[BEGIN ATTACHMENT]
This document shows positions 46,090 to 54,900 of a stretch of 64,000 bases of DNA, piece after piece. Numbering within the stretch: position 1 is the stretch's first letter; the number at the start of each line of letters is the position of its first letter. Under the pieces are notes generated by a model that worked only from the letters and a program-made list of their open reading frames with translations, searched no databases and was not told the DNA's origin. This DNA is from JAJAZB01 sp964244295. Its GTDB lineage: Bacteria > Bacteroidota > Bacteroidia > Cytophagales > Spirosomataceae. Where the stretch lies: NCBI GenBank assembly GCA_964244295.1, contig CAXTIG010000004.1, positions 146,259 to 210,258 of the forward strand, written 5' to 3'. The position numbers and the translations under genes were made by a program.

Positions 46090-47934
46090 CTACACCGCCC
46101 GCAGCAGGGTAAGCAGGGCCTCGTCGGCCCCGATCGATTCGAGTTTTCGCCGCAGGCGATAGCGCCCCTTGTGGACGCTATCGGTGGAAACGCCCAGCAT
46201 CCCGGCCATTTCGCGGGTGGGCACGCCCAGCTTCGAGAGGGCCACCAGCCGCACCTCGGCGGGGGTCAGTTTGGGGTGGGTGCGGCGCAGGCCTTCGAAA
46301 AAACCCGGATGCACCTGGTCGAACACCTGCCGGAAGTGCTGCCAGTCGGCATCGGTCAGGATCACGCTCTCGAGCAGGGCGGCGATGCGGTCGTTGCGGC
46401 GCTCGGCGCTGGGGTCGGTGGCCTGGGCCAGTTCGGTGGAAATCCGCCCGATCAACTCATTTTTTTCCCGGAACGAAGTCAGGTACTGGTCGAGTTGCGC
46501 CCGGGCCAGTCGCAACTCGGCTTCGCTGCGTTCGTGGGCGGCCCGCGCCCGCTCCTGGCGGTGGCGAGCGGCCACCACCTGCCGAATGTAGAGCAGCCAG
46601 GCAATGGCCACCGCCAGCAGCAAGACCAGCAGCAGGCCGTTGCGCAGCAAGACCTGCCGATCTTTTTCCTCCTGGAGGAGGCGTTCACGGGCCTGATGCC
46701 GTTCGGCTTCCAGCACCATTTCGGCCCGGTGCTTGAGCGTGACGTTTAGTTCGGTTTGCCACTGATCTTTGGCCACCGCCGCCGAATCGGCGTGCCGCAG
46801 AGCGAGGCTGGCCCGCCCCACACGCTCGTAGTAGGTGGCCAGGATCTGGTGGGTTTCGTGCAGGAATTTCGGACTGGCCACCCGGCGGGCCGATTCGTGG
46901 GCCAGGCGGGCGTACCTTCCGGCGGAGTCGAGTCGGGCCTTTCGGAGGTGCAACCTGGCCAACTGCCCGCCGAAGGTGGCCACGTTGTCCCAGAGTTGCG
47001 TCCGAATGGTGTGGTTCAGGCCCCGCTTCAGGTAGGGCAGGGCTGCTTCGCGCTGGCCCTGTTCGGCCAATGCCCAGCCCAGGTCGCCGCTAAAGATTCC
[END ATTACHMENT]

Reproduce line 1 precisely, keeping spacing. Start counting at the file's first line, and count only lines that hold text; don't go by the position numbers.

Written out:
This document shows positions 46,090 to 54,900 of a stretch of 64,000 bases of DNA, piece after piece. Numbering within the stretch: position 1 is the stretch's first letter; the number at the start of each line of letters is the position of its first letter. Under the pieces are notes generated by a model that worked only from the letters and a program-made list of their open reading frames with translations, searched no databases and was not told the DNA's origin. This DNA is from JAJAZB01 sp964244295. Its GTDB lineage: Bacteria > Bacteroidota > Bacteroidia > Cytophagales > Spirosomataceae. Where the stretch lies: NCBI GenBank assembly GCA_964244295.1, contig CAXTIG010000004.1, positions 146,259 to 210,258 of the forward strand, written 5' to 3'. The position numbers and the translations under genes were made by a program.